After at least 18 cases of e. coli infections reported in multiple states were associated with assorted beef products distributed by JBS Swift Beef Company, a recall issued last week was expanded to include a total of about 421,000 pounds of meat.
The beef recall was first issued for about 41,000 pounds of meat on June 24, but an additional 380,000 pounds of assorted beef were recalled on June 28, 2009, after investigations by the U.S. Centers for Disease Control and Prevention (CDC) and U.S. Department of Agriculture’s Food Safety and Inspection Service (USDA FSIS) prompted the manufacturer to re-examine the effectiveness of their food safety system.
Various beef products produced by JBS Swift Beef Company on April 21, 2009, such as intact cuts of beef like primals, sub-primals, or boxed beef, could be contaminated with E. coli O157:H7 bacteria. Some of the products may have been further processed into ground beef by other companies, which could increase the risk of an E. coli infection.
The E. coli O157:H7 bacteria can cause serious food poisoning symptoms like bloody diarrhea and abdominal cramps. While most people typically recover in about a week, more severe cases can lead to hospitalization or a form of kidney failure known as hemolytic uremic syndrome (HUS). Children under the age of five, the elderly and those with a weak immune system are the most likely to suffer from more severe E coli infections.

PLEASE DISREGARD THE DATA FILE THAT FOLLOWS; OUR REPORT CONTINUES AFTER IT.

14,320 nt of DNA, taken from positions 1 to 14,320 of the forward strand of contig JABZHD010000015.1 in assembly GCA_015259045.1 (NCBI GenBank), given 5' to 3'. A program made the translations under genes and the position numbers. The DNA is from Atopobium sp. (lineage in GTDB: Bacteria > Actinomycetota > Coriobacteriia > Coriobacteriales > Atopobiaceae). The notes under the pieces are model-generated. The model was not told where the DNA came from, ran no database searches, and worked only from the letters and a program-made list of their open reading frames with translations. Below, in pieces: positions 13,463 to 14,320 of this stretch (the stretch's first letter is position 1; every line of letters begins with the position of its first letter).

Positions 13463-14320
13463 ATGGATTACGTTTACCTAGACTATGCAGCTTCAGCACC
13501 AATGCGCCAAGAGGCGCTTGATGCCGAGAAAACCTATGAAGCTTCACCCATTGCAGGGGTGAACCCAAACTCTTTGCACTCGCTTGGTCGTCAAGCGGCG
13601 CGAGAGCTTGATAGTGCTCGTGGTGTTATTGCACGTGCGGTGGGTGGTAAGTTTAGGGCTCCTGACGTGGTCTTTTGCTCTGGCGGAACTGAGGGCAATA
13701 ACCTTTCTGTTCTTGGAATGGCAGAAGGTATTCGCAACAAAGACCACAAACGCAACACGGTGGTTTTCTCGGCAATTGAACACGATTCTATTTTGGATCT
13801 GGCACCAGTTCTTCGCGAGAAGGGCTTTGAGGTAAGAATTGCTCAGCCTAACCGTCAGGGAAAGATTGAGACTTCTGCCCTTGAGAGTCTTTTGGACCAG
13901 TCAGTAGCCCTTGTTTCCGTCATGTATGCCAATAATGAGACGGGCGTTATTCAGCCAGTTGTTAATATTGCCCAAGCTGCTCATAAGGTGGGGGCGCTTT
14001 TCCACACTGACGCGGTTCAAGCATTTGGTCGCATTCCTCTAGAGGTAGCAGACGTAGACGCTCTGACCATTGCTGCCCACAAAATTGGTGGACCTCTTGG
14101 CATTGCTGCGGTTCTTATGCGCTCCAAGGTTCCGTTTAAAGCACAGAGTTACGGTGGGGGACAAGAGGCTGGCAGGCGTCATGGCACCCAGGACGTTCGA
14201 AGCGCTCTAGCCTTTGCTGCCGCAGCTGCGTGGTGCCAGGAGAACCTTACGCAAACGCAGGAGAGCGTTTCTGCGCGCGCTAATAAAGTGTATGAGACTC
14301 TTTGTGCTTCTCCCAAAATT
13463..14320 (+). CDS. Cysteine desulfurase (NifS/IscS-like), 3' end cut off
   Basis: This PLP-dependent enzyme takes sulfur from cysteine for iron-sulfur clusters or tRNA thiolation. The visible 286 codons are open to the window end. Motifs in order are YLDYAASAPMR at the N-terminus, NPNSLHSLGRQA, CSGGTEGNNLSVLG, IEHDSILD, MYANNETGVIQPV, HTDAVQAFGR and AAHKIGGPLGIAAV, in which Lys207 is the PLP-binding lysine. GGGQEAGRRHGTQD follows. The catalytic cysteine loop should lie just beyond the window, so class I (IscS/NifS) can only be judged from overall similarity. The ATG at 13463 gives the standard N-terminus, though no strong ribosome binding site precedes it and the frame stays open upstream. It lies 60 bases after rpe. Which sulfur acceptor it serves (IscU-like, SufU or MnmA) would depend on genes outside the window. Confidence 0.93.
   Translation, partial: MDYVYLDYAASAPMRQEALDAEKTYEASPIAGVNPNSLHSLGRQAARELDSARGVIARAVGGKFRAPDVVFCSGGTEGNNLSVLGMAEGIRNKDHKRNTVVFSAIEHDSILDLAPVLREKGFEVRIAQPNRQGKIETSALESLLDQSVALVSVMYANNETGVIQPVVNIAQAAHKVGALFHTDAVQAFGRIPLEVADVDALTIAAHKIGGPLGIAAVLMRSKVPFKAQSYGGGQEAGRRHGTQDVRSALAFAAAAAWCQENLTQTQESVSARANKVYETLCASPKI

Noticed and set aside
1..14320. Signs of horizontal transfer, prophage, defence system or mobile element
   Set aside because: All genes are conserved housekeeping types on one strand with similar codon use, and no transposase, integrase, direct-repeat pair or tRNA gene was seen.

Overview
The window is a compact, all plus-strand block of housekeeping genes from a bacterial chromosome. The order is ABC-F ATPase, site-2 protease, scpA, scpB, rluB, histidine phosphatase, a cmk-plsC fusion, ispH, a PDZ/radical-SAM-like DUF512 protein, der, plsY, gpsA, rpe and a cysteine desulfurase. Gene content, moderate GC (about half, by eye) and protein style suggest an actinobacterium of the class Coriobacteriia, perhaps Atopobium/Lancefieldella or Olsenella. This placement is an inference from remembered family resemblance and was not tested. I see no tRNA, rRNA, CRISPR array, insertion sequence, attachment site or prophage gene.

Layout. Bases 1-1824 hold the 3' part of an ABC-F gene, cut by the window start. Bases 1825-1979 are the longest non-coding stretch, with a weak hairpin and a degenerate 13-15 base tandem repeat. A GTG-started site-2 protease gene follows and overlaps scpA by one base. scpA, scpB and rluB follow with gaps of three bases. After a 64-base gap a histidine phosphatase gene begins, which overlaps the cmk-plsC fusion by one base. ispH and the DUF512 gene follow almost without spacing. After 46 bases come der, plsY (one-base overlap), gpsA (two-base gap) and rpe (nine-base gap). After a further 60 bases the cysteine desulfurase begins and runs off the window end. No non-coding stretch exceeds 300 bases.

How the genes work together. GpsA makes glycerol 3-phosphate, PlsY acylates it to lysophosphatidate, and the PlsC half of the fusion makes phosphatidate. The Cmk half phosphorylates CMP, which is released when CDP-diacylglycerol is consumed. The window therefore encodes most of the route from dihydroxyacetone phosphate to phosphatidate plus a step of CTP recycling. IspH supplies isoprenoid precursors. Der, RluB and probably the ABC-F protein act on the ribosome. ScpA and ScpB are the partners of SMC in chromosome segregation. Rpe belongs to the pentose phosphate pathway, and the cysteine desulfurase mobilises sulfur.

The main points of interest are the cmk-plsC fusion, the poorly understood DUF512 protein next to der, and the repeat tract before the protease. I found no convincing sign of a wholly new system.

The recalled beef was shipped in boxes that bear the establishment number “EST. 969” inside the USDA mark of inspection, with an identifying package date of “042109” or “042209” and a time stamp of “0618” to “1130.” However, if the contaminated beef was reprocessed into ground beef or another form of meat, consumers may have no way of checking the establishment number to see if their beef is recalled.
The recalled products include bottom sirloin, intact cuts of beef, boxed beef used for steaks and roasts and a wide variety of other beef products. A full list of items affected by the beef recall is available on the FSIS website.
The FSIS and CDC have not yet determined how the beef became contaminated. JBS-Swift Beef Co. is contacting retailers to determine whether more information can be obtained on how the beef was processed and sent out to customers.